The absence of beauty, on the other hand, was, in days of old, considered almost a disgrace, it having been a common idea that the ugliness of the wicked was in proportion to their evil nature. Hence, an unprepossessing appearance subjected the unfortunate woman to the most uncomplimentary stigma, and oftentimes even made her an object of contempt; for, according to an old proverb, "An ugly woman is a disease of the stomach, a handsome woman a disease of the head." And there is the Hebrew adage, "Ugliness is the guardian of women," for the chance is remote of those who are not gifted with beauty yielding to the snares of temptation. But even ugliness occasionally outweighs the advantages of beauty, for the German mother reminds her daughter that "a virtuous woman, though ugly, is the ornament of her house;" and there is the Spanish adage, which says, "the ugliest is the best housewife;" and our own proverb runs: "She's better than she's bonnie;" although a Tamil proverb, referring ironically to an ugly woman, speaks of her as "killed with beauty;" and a Welsh adage tells us that if an ugly woman fall, breaking her hip, the pity she gets is, "how clumsy to trip." It has, however, been generally acknowledged that there is no woman who is not, more or less, fond of flattery, and there is a common saying in Spain, "Tell a woman she is pretty and you will turn her head," a piece of proverbial lore which is found in France and Germany, and also in our own country. But, after all, there is one point to be remembered, for a popular German adage says that "handsome women generally fall to the lot of ugly men." There is truth, also, in the Sindhi adage which says, "Better a blind eye than a blind fate," which means, better be ugly than unfortunate, as many favoured with beauty are supposed to be; for, after all, as the proverb truly remarks, "a good fame is better than a good face." It is recorded that Madame de Bourignon was so ugly when born that the proposal was actually made of smothering her, so as to spare her a life of ridicule and humiliation; and, to quote a further illustration, a story is told of the Emperor Henry IV., of Germany, who, on entering a church, where an ugly priest happened to be officiating, wondered in his mind whether it was possible for God to accept services rendered by so ill-favoured a ministrant. But the imperial ministrations were interrupted by the priest's boy mumbling, almost unititelligibly the versicle: "It is He that hath made us, not we ourselves," whereupon the priest removed him for his indistinct enunciation, and he repeated the Psalmist's words, which the Emperor took as an undesigned rebuke to his own thoughts.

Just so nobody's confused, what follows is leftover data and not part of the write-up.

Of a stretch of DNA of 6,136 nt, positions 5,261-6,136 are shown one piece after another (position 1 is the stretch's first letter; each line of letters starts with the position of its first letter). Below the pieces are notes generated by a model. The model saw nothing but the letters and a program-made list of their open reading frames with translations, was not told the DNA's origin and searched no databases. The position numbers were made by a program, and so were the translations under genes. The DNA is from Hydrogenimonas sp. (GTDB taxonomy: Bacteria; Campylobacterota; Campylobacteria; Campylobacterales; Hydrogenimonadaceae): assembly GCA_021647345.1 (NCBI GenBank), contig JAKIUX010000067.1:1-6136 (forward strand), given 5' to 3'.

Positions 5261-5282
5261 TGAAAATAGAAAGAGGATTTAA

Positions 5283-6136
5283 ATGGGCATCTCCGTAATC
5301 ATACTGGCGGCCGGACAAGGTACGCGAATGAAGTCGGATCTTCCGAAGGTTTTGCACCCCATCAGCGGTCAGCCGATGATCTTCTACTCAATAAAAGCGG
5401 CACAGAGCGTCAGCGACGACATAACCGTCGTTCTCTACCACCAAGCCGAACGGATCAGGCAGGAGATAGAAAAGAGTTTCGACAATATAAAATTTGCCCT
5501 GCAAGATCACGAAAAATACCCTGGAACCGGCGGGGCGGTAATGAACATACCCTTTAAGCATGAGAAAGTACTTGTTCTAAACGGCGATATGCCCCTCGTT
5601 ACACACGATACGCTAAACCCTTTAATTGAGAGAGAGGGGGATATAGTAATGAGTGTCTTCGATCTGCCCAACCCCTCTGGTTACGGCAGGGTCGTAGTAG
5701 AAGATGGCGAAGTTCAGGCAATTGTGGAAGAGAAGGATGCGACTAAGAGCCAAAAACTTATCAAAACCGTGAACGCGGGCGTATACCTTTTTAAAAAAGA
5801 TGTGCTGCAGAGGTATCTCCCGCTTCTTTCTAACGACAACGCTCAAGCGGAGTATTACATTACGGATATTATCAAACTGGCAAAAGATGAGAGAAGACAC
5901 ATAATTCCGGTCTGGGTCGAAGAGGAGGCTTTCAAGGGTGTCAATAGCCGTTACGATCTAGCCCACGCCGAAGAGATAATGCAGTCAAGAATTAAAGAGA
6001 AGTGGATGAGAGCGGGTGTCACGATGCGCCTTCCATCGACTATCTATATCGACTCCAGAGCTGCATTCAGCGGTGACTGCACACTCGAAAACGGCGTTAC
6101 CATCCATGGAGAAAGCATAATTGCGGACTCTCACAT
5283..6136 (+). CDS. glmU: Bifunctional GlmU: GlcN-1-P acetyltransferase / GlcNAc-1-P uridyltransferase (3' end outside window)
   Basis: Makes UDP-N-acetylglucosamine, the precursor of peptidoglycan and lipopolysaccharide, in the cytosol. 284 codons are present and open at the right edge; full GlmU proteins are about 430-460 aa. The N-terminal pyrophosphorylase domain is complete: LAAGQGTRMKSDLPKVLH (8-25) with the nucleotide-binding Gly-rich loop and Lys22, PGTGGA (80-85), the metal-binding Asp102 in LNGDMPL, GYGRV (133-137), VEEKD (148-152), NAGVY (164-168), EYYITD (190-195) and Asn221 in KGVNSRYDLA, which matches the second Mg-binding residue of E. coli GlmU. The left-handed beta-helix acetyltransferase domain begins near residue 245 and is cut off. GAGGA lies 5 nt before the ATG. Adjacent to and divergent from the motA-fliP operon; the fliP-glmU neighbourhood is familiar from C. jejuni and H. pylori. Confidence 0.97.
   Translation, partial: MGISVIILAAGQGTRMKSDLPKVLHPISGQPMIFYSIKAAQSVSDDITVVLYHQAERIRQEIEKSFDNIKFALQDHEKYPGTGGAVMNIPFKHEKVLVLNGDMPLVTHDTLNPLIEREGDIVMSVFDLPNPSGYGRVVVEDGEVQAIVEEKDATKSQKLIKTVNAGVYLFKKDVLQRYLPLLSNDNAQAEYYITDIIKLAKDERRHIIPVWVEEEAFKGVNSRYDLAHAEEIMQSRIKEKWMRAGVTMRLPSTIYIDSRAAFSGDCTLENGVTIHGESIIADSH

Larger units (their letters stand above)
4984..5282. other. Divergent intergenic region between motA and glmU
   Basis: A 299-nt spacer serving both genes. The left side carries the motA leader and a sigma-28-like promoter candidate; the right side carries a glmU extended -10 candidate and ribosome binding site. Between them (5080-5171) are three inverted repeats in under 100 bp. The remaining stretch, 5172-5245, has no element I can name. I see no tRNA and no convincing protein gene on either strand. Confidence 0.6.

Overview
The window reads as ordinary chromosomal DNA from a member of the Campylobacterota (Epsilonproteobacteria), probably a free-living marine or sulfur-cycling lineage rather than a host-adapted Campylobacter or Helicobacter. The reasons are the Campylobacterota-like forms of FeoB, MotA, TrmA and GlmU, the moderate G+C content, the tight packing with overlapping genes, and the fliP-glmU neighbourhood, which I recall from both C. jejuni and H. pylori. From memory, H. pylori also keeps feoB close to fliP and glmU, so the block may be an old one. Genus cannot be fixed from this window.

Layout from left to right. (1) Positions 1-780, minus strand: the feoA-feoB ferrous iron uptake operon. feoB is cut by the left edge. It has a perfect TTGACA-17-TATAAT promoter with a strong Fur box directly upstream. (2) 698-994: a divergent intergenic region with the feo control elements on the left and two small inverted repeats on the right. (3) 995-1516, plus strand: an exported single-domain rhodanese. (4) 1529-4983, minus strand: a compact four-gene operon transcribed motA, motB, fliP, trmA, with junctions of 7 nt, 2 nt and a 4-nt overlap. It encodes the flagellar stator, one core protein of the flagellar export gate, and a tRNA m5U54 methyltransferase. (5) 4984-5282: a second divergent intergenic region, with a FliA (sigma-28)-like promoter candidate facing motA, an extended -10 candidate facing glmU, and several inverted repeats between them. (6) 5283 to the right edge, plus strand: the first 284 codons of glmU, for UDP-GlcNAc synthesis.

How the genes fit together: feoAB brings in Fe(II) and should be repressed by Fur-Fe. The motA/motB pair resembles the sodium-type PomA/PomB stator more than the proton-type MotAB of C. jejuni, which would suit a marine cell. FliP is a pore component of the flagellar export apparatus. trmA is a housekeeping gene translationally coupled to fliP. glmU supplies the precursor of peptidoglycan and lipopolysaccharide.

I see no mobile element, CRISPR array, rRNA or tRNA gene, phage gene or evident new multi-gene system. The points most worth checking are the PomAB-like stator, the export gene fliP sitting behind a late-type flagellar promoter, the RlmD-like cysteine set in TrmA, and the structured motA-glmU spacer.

Queen Elizabeth, similarly, was careful to admit into her household none but those of "stature and birth;" and one day, it is recorded, she went so far as to refuse the services of a certain individual for no other reason than that one of his jaws was deficient of a tooth. But there was Tamerlane's wife, who, although she had no nose, was considered a belle by her contemporaries; and even hunchbacks have had their admirers on the ground that the "dorsal curvature is the true line of beauty."